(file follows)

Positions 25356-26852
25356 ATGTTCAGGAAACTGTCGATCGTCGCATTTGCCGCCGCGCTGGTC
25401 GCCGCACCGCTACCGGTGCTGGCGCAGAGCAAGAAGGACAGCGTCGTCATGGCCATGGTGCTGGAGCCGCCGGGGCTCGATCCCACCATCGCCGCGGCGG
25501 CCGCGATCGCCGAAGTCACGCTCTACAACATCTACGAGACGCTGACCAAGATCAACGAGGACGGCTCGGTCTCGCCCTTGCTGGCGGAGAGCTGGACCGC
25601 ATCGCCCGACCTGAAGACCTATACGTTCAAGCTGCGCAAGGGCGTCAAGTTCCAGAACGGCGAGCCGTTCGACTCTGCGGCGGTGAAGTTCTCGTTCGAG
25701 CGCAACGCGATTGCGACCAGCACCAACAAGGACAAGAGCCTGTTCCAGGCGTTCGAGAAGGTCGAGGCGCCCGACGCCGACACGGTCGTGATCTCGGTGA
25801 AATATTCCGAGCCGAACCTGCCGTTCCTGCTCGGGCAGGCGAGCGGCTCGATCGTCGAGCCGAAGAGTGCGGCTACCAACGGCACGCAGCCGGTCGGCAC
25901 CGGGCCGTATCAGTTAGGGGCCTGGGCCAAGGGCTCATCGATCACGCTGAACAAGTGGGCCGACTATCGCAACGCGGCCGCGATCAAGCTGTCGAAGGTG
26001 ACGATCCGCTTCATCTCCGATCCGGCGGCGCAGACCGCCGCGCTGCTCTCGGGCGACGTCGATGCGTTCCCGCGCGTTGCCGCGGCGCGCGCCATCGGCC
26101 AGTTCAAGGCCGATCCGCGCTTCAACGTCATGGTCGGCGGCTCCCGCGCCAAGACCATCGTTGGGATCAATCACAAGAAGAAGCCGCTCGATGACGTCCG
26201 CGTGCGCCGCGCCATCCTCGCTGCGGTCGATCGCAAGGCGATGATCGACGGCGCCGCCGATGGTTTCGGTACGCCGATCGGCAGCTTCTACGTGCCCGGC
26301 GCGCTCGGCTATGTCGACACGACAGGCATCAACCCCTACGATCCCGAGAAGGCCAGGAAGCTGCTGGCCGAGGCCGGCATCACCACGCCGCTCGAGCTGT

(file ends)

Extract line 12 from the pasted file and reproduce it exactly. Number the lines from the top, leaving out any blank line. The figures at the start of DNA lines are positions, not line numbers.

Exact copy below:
26301 GCGCTCGGCTATGTCGACACGACAGGCATCAACCCCTACGATCCCGAGAAGGCCAGGAAGCTGCTGGCCGAGGCCGGCATCACCACGCCGCTCGAGCTGT